23 January 2011

hanging gold

The Goldmoss I potted in from outside is looking awful, too. In this case I think I've not been watering them often enough. Lots of dried-up leaves.

When I clean the dead stuff off they look really skimpy.

But there are new baby leaves growing in the middle of each pot, so I haven't given up on them yet.

21 January 2011

green woe

My Dracaena is not doing so well now. The smaller cane which I thought was reviving with new leaves, suddenly they all turned brown and wilted.

I just pulled the whole cane out, fearing it was dead and would spread rot. It had hardly any roots. I'm afraid I'm not watering it properly. Too often, probably. Hopefully the other cane stays alive, it still looks healthy enough, and has new little leaves sprouting in each crown.

20 January 2011

bird feeder

I've made a bird feeder of sorts. I never did like the milk jug one. Looked like trash. This, fashioned out of an empty plastic bottle, has a better appearance. Pretty simple, too. Four holes on the bottom to shove dowels (or sticks or pencils) through, a small hole above each perch for the birds to get seeds out, and twine to hang it.

Lost the cap so I put one of foil on to keep the rain out.

Unfortunately, the best place to hang it, near my porch and the window, no longer has a suitable tree. Just my neighbor's arborvitae against the fence where the birds always are around, but none of the limbs are strong enough to hold this. So for now I've hung it on a tree in the back by the shed. But if any birds find it I won't be able to get a much better photo than this. Disappointing. (And probably a squirrel will get to it first, we'll see).

I have seen lots of birds around the yard this winter: juncos, sparrows, chickadees, a few robins. I miss the cardinals, although I see them in other yards. I see them around the areas where I left sunflowers and cosmos plants standing, so I wonder if they're after the flower seed that fell. Nice to think so.

19 January 2011


I don't know why I've been feeling the urge to do stuff with plants lately, when we're still stuck in winter! But the past few days I've been repotting a few plants and grooming others. Although winter is really the time they should rest and stay dormant...

My Oregano although still alive is looking very leggy after I cleaned off its dead foliage. I gave this one a new pot as well; realized when I dug it up in fall I just dumped the plant in a pot in its lump of garden soil. Probably part of the reason why it was unhappy. The soil heavy, clumpy, and harboring some worms! I loosened all the heavy dirt off its roots and gave it a new mixture of potting soil as well as a deeper pot with more room for the roots.

I never read about overwinter care for Oregano before; now I know I should probably have just cut it down to the ground and mulched it over, left it outside. But since I've got it indoors now, I'm wondering if I should go ahead and clip the stems all short, let them grow back for a fuller shape? If I can root the cuttings too I won't feel so bad if the parent plant dies. I'm really tempted to try it...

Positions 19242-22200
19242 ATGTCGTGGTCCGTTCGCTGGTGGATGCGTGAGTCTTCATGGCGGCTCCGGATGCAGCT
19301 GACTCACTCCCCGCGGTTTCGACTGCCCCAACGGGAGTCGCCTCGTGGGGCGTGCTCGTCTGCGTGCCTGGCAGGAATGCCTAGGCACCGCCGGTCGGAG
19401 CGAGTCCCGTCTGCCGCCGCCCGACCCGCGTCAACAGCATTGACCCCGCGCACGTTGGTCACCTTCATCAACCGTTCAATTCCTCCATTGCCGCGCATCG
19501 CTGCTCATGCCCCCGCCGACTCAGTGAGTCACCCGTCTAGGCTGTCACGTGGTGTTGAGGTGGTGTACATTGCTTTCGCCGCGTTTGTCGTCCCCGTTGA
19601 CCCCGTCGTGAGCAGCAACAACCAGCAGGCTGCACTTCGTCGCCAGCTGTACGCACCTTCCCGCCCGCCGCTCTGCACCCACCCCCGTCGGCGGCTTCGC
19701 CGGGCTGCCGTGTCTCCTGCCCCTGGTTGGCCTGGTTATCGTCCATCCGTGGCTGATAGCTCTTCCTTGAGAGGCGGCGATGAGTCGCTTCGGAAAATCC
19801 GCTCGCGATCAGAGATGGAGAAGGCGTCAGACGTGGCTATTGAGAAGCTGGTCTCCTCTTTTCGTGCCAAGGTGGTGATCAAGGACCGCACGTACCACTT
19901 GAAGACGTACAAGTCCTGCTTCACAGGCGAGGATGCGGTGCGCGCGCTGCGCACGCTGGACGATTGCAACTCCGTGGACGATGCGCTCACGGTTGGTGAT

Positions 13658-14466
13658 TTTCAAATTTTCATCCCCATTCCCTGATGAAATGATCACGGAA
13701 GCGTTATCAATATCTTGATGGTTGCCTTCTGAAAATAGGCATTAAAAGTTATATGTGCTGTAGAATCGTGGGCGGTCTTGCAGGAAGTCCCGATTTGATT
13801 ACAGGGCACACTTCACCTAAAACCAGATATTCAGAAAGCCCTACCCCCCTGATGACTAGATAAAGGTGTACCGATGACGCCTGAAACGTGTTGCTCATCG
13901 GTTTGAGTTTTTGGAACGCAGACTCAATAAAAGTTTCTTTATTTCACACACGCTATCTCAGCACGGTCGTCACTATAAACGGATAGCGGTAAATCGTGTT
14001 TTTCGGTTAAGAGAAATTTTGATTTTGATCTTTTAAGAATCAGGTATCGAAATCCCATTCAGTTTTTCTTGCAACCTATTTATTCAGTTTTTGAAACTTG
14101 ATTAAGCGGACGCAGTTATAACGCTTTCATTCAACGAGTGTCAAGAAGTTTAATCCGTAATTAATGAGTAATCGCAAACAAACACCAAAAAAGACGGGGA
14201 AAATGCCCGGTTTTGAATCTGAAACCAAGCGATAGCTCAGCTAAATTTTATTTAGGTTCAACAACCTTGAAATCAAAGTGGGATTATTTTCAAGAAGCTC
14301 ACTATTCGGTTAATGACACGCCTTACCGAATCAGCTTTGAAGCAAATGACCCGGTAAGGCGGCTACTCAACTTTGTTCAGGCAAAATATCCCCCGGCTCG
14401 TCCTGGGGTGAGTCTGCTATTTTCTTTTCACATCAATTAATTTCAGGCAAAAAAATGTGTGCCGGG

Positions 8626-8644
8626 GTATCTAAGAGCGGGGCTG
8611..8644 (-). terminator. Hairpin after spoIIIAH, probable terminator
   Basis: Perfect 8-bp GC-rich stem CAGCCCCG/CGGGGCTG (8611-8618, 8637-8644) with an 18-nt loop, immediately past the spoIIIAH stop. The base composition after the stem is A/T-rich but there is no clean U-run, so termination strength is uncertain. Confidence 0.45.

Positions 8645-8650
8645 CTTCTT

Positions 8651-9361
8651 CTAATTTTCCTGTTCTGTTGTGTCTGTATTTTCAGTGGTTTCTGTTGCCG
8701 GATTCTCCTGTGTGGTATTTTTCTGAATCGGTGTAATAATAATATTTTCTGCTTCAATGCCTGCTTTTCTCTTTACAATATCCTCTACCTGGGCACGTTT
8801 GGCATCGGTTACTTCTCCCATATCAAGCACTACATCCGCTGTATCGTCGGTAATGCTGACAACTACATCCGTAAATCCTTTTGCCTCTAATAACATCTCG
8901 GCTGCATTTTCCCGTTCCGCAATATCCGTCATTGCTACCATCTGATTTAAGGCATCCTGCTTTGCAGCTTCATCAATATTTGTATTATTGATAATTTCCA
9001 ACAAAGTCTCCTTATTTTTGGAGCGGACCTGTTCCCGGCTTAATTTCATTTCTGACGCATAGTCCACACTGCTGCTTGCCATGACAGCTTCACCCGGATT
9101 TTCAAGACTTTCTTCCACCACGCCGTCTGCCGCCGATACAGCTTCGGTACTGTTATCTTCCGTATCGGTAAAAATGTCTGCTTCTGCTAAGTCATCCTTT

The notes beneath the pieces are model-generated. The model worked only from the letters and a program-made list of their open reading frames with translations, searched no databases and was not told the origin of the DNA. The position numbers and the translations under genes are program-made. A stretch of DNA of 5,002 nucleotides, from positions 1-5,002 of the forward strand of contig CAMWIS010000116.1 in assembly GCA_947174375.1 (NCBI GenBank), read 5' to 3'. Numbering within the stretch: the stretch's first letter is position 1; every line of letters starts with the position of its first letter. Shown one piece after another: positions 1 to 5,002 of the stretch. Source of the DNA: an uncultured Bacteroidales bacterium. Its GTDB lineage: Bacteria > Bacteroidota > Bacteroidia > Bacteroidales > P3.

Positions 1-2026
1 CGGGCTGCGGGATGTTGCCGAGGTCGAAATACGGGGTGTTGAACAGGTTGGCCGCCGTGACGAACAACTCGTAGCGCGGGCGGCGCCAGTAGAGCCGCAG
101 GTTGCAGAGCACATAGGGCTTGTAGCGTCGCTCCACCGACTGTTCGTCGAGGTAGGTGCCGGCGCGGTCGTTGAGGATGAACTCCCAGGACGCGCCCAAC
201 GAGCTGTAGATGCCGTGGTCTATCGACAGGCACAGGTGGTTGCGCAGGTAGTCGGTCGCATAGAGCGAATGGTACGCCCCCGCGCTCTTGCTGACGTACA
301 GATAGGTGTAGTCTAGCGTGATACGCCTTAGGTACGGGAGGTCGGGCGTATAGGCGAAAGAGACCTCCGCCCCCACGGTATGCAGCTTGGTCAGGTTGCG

thyme trim

My pots of Thyme in the windowsill are getting scraggly and out-of-control. I don't eat a ton of it either, so it doesn't need to be so prolific! A few days ago I repotted them all into slightly smaller pots (there was plenty of empty soil space, not at all root-bound) and then trimmed quite a bit of foliage off.

Here's two pots before

and after their trim.

These other two I had the idea to make them look tree-like

so I started off by cutting away the lower sprigs.

Now there's quite a bit more space on the windowsill (which my cats will appreciate), the pots look tidier and I have a ton of Thyme cuttings to use in cooking right away!

18 January 2011


We've eaten the final jar of the canned Green Beans. They didn't last for long! Next year I'll have to be sure to grow a crop that matures all at once, and can a whole lot more. I did noticed that the jars I'd processed first, before I was good at keeping the pressure steady, didn't have much flavor. Most of them were pretty tasty, though. My daughter even prefers home-canned now to fresh-steamed.

Now all that's left of garden eatings comes from the indoor pots of Thyme and Oregano, and of course two seasons' worth of cured Garlic! And a bit of Lettuce from the coldframe...

14 January 2011

winter greens

Yesterday I picked some Lettuce from the coldframes outside- a bit of romaine and a handful of simpson. It's not nearly as tasty as when it grows in spring/fall, but surviving the snow regardless. Works fine as an addition to tacos and other dishes.
The Chard didn't fare as well, though. All dead. I think perhaps because that coldframe is stacked with boards and doesn't insulate as well as the lettuce ones, made with bricks? Maybe next year I can get a proper built coldframe or row cover to do a better job.